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Master of Science Programs

With an MS degree in Electrical Engineering, Hughes, TRW, or Qualcomm may hire you to design the next hot communication product. As the single largest employer in Southern California you could work behind the scenes at Universal Studios, Disney Animation Studio, Warner Brothers Digital Studio, Espectra, or Digital Domain holding a MS degree in Electrical Engineering, specializing in Multimedia and Creative Technologies. Or with the MS Computer Engineering degree, Intel, IBM or the entire Silicon Valley may be knocking at your door. A graduate degree from USC can be earned in one full year of study, and may include classes in Computer Science, Math, Mechanical Engineering, Physics, and Material Science as well as the excellent core Electrical Engineering courses. Advisor approval for all courses and a minimum cumulative grade point average of 3.0 on all graduate course work taken at USC is required for graduation.

For more information about programs within the Department, including degree requirements, please click here.

Degree Checklists

These checklists are provided for your convenience to assist with course planning.  They do not substitute a degree check or STARS report.  A degree check will be done when you submit an application for degree.

EE Curriculum Flowcharts

These flowcharts organize all EE courses into "like areas." If you are pursuing the MSEE degree, 15 units (5 courses) should be taken from one flowchart. These charts are not degree programs. For specific degree programs please click on the degree program links at the top of this page.

Counting Non-EE Courses toward the MSEE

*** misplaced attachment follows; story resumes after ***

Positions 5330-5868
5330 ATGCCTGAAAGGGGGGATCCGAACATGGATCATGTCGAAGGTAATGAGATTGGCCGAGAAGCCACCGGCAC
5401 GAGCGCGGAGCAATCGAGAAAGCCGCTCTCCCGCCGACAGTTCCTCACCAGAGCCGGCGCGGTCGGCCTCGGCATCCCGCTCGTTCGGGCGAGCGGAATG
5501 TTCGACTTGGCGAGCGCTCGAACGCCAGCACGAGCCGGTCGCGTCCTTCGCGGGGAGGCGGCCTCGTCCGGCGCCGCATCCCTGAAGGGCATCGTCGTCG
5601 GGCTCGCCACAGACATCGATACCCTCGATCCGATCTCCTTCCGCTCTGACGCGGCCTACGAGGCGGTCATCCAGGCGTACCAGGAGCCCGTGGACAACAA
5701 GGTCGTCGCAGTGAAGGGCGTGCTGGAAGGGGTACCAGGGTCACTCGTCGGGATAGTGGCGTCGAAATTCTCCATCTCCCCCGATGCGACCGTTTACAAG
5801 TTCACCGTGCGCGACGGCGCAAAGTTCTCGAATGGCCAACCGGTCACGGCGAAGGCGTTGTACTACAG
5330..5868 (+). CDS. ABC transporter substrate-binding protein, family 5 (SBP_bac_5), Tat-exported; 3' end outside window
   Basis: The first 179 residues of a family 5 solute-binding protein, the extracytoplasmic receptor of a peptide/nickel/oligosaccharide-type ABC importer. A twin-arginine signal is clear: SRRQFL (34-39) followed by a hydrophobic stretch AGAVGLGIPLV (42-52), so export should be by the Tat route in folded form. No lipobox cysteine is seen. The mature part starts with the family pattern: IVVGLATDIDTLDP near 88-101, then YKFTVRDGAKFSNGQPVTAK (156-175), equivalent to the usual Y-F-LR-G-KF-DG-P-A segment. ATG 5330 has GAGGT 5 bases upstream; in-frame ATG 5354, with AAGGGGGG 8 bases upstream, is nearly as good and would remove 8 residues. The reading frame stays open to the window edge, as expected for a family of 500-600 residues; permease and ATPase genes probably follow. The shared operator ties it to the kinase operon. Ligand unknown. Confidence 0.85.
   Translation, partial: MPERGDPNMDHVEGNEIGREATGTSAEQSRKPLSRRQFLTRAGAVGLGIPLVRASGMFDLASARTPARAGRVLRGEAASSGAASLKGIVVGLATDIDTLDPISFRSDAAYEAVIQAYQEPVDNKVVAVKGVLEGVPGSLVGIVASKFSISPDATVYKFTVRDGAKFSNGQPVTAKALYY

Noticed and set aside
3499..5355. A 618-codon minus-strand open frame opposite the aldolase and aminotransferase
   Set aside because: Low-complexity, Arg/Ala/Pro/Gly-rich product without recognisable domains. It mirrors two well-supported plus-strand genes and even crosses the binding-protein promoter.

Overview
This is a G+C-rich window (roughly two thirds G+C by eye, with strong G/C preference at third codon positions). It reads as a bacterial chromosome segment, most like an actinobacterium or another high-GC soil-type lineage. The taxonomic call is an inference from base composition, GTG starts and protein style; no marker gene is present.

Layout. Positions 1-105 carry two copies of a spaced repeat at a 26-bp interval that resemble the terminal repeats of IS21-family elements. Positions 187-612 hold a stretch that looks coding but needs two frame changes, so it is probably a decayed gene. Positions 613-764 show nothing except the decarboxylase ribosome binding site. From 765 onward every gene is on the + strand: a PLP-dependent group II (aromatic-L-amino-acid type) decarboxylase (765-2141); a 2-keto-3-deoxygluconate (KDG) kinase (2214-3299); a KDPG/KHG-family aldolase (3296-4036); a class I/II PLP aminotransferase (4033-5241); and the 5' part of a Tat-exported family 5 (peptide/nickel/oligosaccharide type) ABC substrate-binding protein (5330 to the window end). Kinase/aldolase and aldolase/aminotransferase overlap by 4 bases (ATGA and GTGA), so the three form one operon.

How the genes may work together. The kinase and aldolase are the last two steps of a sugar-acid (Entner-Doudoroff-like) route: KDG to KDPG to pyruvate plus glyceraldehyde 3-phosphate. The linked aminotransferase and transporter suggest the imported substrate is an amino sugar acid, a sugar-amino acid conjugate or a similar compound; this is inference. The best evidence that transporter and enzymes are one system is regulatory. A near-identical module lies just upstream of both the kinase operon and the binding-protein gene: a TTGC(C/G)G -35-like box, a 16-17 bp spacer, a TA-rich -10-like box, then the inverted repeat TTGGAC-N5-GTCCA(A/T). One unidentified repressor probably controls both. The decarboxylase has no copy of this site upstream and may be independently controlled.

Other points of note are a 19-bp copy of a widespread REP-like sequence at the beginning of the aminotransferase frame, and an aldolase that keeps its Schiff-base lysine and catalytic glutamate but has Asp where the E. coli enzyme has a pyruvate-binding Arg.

Unless non-EE courses are included as part of your degree option (see Degree Checklists) you will need special permission to count non-EE courses toward the MSEE, CN, VL or MC degrees.  Prior approval BEFORE registering is required. 

Special Request Form
Preapproved Courses Outside of EE

Sample Programs
Students should create a 27-unit plan of study, one that reflects their interests. This is not something that is cast into concrete, but should be reviewed/modified/updated each semester by the student. Keep in mind that the courses you would like to take may not always be given (e.g., faculty go on sabbaticals) or may not be scheduled during the semester you would like to take it (if you know when a course is taught you will often be able to plan to take the pre-requisites so that you can take the course). Good starting points for a plan of study are the sample programs described next.
So what is a sample program of study? It is not a complete set of 27 prescribed units, but rather a collection of possible courses that can be associated with a focused subject area within EE. Since most of the sample programs do not use up all 27 units, you can take more than one of them. Also, be on the lookout for EE 599 courses that are related to your interests. Such courses are created by faculty usually based on their research interests. 

EE Courses of Note
Recorded lectures and discussions for a handful for EE courses can be found here.

EE 536a - Professor John Choma

EE 541 - Professor John Choma



Thesis Option

The minimum requirement is 27 units; four of these units are to be thesis.  At least 16 units, not including thesis, must be at the 500 level or higher, and at least 18 units must be in the major department.  A total of 4-8 units of 590 Research and 594ab Thesis must be included in the program.  The minimum thesis requirement in 594a is two units; in 594b, two units.